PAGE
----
Live Nation’s bid could have far-reaching effects
As reported earlier, concert-industry conglomerate Live Nation Entertainment is said to have bid on a portion of Warner Music Group, according to a report today in The Wall Street Journal. Warner put itself up for sale earlier this year when one of its private-equity backers, Thomas H. Lee Partners, decided to sell its 35 percent stake in the company.
Live Nation already owns its longstanding concert-promotions arm (with operations in Connecticut including Comcast Theatre in Hartford and Toyota Presents Oakdale Theatre in Wallingford, along with a booking deal at Mohegan Sun), and last year announced a merger with Ticketmaster and its associated artist management company, Front Line Management Group.
Adding a record company that includes the labels Warner Bros., Atlantic, Nonesuch, Reprise and Elektra, could give the company complete control over nearly every aspect of an artist’s career, from management to recording to concert tours – that is, provided an artist still wanted to work for (and no longer with) Warner Bros.
Live Nation has already negotiated a handful of similar overarching arrangements. Known as 360-deals, the company has contracts with artists including Jay-Z, Korn and Madonna that give Live Nation a cut of revenue from merchandise and product endorsements, along with record sales and live performances.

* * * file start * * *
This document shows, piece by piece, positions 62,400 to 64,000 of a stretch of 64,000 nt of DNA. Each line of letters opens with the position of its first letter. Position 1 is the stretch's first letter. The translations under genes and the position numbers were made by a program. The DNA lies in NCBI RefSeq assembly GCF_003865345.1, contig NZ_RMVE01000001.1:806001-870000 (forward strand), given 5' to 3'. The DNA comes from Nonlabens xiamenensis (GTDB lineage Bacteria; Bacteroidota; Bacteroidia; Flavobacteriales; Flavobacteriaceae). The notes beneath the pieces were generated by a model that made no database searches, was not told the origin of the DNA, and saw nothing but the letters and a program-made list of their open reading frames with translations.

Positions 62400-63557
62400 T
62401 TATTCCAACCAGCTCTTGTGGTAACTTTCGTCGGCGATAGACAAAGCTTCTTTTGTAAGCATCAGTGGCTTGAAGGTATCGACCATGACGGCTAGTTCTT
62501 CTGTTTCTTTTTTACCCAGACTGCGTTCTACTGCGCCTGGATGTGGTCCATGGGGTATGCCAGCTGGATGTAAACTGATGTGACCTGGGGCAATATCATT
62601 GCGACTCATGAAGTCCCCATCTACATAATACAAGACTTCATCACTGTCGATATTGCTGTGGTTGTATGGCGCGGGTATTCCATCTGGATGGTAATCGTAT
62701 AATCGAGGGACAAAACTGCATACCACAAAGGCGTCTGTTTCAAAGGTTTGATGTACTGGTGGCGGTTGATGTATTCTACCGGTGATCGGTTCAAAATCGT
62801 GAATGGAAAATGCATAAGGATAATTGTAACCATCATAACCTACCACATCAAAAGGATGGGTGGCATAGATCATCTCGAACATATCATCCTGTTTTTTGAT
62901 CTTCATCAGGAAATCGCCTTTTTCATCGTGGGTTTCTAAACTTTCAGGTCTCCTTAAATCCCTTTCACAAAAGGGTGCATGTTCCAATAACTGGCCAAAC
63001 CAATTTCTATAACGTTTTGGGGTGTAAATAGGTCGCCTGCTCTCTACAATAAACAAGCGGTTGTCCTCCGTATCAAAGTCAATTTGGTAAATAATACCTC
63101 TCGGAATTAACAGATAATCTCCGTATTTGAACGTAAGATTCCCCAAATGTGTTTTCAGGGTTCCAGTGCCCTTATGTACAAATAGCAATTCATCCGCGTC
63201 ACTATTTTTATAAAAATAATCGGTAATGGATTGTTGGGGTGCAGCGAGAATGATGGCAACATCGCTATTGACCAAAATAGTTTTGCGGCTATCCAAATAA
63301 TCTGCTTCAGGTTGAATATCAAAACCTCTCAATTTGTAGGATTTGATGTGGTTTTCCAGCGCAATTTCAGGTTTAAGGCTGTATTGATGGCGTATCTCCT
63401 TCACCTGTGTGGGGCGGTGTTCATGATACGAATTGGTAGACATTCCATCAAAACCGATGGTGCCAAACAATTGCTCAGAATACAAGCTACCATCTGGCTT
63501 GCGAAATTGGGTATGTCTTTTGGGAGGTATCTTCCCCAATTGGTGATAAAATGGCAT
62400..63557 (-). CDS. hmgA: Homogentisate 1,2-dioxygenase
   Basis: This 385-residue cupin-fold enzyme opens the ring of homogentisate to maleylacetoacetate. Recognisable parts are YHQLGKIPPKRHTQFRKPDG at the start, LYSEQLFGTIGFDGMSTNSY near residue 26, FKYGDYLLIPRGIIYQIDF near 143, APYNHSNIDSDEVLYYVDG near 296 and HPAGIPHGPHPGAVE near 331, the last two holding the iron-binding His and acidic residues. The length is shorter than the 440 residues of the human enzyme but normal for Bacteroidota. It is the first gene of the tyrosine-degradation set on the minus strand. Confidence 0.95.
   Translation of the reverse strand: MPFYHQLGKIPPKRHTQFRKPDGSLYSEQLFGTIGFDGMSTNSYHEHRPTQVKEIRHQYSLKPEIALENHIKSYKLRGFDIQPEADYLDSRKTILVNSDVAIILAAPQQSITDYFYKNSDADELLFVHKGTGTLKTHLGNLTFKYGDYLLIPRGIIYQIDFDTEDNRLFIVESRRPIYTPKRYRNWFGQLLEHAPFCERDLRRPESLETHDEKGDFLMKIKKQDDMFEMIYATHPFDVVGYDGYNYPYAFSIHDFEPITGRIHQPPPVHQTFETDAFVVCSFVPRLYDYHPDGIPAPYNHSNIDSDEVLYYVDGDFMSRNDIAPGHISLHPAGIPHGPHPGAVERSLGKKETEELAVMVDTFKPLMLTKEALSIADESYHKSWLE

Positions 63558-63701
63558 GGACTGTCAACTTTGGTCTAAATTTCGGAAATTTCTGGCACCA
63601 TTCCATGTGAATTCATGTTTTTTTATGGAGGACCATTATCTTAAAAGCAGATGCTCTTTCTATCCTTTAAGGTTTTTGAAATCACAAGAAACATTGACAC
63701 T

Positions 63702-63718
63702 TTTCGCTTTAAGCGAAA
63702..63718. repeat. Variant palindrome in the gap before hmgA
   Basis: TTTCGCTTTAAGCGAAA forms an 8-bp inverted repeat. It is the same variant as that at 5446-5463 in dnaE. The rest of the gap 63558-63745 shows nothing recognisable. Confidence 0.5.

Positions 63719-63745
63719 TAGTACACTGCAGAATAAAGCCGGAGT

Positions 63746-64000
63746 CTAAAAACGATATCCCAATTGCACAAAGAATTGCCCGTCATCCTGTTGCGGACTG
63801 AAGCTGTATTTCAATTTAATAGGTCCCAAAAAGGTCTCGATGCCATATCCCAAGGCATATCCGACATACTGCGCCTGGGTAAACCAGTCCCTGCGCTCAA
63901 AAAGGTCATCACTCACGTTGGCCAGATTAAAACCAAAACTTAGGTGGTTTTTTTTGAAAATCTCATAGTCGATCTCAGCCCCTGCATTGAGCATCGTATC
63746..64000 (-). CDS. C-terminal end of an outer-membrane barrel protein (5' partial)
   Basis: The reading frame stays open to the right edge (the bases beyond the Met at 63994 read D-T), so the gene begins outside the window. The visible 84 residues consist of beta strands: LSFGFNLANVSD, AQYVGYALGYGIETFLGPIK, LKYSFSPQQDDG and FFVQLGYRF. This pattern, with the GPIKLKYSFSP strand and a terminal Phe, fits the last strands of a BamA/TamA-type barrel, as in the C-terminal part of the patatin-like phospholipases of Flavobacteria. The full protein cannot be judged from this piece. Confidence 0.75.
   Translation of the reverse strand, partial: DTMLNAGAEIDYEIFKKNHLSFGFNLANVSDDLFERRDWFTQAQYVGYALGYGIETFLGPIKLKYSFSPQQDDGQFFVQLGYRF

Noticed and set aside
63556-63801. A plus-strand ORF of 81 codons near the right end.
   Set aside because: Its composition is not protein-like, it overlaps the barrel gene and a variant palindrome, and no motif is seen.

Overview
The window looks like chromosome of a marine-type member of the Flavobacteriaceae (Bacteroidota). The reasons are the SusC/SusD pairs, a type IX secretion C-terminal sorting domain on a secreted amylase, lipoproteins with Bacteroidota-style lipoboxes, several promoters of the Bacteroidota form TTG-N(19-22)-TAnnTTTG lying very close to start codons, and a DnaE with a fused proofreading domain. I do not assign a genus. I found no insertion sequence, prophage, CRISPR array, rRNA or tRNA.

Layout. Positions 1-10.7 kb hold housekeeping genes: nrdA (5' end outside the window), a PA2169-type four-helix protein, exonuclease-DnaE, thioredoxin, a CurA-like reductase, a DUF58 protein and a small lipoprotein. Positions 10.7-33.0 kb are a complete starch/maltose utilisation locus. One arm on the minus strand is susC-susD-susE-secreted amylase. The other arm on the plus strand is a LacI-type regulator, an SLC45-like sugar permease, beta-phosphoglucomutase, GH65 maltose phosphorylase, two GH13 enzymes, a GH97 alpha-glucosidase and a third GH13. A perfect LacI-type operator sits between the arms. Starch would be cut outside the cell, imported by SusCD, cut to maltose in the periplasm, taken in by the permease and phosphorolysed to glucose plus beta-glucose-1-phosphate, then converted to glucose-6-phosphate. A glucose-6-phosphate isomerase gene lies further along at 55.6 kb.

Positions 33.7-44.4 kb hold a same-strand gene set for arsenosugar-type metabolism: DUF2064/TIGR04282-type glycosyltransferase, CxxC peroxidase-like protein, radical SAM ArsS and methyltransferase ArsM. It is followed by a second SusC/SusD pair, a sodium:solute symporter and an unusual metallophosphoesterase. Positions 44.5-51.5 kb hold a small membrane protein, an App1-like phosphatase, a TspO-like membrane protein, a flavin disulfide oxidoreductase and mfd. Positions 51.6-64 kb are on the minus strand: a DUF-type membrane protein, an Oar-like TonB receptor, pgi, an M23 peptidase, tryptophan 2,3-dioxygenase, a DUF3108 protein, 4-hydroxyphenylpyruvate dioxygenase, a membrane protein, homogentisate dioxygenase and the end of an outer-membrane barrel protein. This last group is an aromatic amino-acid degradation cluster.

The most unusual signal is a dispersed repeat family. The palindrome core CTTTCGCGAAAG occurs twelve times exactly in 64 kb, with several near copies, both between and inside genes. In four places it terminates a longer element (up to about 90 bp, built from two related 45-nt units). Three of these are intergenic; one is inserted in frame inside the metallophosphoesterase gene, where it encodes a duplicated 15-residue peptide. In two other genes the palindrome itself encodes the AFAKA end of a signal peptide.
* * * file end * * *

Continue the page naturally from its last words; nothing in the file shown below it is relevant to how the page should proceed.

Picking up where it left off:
Apart from the obvious value of having a finger in every pie, it seems like an odd deal: record sales continue to decline, for one thing, and a potential deal wouldn’t include Warner’s music publishing arm, Warner/Chappell, which owns the copyrights to melodies and lyrics of a slew of songs. Also, it took the federal Justice Department nearly a year to investigate the Live Nation/Ticketmaster deal, and it seems unlikely that buying a record label would allow Live Nation to avoid similar scrutiny.
There’s also the very real possibility that the label’s more established artists, including Green Day, Gnarls Barkley, Metallica, the Red Hot Chili Peppers, Weezer and the Flaming Lips, could leave the company to do for themselves what their labels had been doing. Wilco, another Warner act, recently did just that, launching its own record company in Easthampton, Mass.
It’s the 21st-century version of the indie-rock do-it-yourself model. It has always been a viable business model on a certain scale, and that scale is only growing in the digital age, when it’s easier than ever to distribute music. That makes for tough times for a major label like Warner, and an even tougher time to think about buying one.
From an article by the Hartford Courant.